When Mai See Yang was a kid, her dad didn’t talk much about his life before he came to the United States. She knew her parents were refugees, like the many other Hmong immigrants in her hometown of Fresno, California. It was only later that she learned that her father had been a child soldier in Laos in the 1970s.
Inspired by her father and his generation of survivors, Yang is working to understand the long-lasting consequences of wartime trauma. Last month, Yang became the first Hmong student to graduate with a PhD in gerontology from UMass Boston. This is her fourth degree.
Yang’s research focuses on the particularly high rates of depression and other mental illnesses in older Hmong adults. She connects this high rate of mental illness directly to the experience of Hmong families during the Vietnam War.
During the height of the Vietnam War, the United States authorized a second, “secret” war in Laos, where the CIA recruited ethnic minorities, Hmong people included, to fight against communist forces and cut supply lines to the North Vietnamese. Hmong people fought on both sides of the conflict, but by some estimates the number of Hmong soldiers fighting for the United States reached 40,000 at the peak of the war. Many Hmong people later fled to Thailand, where they lived in abject poverty in refugee camps. In the mid-1970’s, Hmong refugees started coming to the United States through resettlement programs. There are about 250,00 ethnic Hmong in America, most of whom live in California or Minnesota.
The Hmong families who made it to the United States did not fare as well as other refugees from Vietnam and Laos. Hmong families have higher rates of poverty than other Southeast Asian groups.
“Many Hmong people entered the United States with trauma, with low education levels,” Yang said. “Plus, it can be traumatic to navigate the system itself.”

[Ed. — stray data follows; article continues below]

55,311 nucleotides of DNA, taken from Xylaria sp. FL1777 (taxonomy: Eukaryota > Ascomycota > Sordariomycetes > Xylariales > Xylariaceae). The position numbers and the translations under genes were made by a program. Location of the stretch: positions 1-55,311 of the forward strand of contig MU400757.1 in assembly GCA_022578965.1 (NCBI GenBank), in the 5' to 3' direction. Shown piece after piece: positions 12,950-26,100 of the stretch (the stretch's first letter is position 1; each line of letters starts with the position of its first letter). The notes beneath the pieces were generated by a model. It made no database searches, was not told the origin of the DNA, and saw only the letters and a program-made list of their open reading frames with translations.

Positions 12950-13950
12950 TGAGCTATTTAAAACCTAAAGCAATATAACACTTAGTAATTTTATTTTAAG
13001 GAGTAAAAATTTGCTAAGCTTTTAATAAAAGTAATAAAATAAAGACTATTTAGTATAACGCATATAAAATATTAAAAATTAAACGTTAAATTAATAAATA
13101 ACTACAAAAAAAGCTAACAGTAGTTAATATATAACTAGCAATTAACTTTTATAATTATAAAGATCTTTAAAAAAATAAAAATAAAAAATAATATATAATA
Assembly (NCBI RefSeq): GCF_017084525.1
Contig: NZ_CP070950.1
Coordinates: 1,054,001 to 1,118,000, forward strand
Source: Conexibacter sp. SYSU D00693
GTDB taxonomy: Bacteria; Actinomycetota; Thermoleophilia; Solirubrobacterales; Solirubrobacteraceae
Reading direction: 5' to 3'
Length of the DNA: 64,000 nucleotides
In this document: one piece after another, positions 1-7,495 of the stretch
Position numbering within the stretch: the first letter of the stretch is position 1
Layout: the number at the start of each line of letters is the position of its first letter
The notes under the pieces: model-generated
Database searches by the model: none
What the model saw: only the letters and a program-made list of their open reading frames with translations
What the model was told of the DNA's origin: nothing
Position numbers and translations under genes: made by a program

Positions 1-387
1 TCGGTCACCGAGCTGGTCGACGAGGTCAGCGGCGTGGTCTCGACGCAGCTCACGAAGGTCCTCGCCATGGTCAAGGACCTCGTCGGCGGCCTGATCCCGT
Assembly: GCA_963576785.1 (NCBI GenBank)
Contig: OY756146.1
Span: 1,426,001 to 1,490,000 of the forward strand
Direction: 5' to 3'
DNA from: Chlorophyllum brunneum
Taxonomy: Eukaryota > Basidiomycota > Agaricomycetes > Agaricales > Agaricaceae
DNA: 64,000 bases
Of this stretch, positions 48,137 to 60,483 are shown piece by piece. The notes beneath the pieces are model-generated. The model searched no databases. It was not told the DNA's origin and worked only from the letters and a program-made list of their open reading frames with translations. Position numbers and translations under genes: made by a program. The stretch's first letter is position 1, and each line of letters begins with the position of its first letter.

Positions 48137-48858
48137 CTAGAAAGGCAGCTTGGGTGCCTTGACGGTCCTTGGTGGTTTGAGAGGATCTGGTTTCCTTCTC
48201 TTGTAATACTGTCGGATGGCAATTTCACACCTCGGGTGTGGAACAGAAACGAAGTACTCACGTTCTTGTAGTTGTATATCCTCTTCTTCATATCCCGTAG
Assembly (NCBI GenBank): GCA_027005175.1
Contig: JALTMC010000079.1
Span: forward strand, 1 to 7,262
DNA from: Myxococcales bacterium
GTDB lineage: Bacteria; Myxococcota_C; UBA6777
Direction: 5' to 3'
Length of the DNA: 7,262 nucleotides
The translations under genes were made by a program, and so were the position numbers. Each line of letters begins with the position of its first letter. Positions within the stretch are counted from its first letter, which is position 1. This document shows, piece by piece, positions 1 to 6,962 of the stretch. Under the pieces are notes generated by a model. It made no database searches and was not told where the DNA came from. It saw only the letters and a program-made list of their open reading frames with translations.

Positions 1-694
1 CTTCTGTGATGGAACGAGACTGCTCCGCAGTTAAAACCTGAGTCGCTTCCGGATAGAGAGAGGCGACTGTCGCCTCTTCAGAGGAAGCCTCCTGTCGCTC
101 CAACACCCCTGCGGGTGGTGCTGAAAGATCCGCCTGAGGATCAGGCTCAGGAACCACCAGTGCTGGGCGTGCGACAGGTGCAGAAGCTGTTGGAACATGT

Yang’s research shows that due to a history of trauma, a lack of formal education, and difficulty navigating American institutions like hospitals and schools, many Hmong people have struggled to find steady jobs and support their children.
“When you’ve had an initial trauma, and then a secondary trauma comes along, like death in the family or loss of income, it can be very hard to recover,” Yang said. “Hmong refugees coming to America often felt like they were losing their identities.”
Yang found that access to social support can help stave off depression. However, there are many barriers for Hmong people trying to get help for depression or PTSD, and mental health issues often go undiagnosed. Many of these barriers are cultural. Hmong people ascribe to shamanistic healing practices, which don’t use the same terminology as Western medicine.
“In Hmong culture, when someone isn’t sleeping or eating, or is withdrawn, that’s understood as having ‘liver issues,’” Yang said.
Yang also notes that there isn’t a good translation for “depression” in the Hmong language. When working at a hospital in California prior to starting her PhD, Yang observed a doctor speaking to an elderly Hmong patient’s son, rather than the patient himself. Yang says it is common for American doctors to address the family member with the best English skills, which means that they might not get the full picture of a patient’s health.
“Everyone should have the opportunity to age well and with respect,” she said.
Yang says that at UMass Boston, she found a community of scholars who supported her research. She was mentored by Jan Mutchler in the Gerontology Department at the McCormack Graduate School, and Peter Kiang in Asian American Studies. Yang’s research was very personal to her, and she appreciated her mentors’ ability to help her do research that was both scientifically rigorous and culturally respectful.
“My mentors wanted us to learn and explore together in the spirit of research,” Yang said. Mutchler describes Yang as an impressively determined student who wants to make a difference in the world.
“Mai See didn’t let anything stand in her way as she developed her skills here at UMass Boston,” Mutchler said. “Her work will yield a positive impact for Hmong older adults, as well as others who have been impacted by trauma and refugee experiences.”
When Yang walked across the stage at Blue Hills Bank Pavilion to receive her diploma, her father was watching. All of his ten children have bachelor’s degrees or higher. Yang hopes that she can bring the expertise she has gained through her PhD back to her community.
“I want to give a voice to my dad, and to his cohort,” Yang said.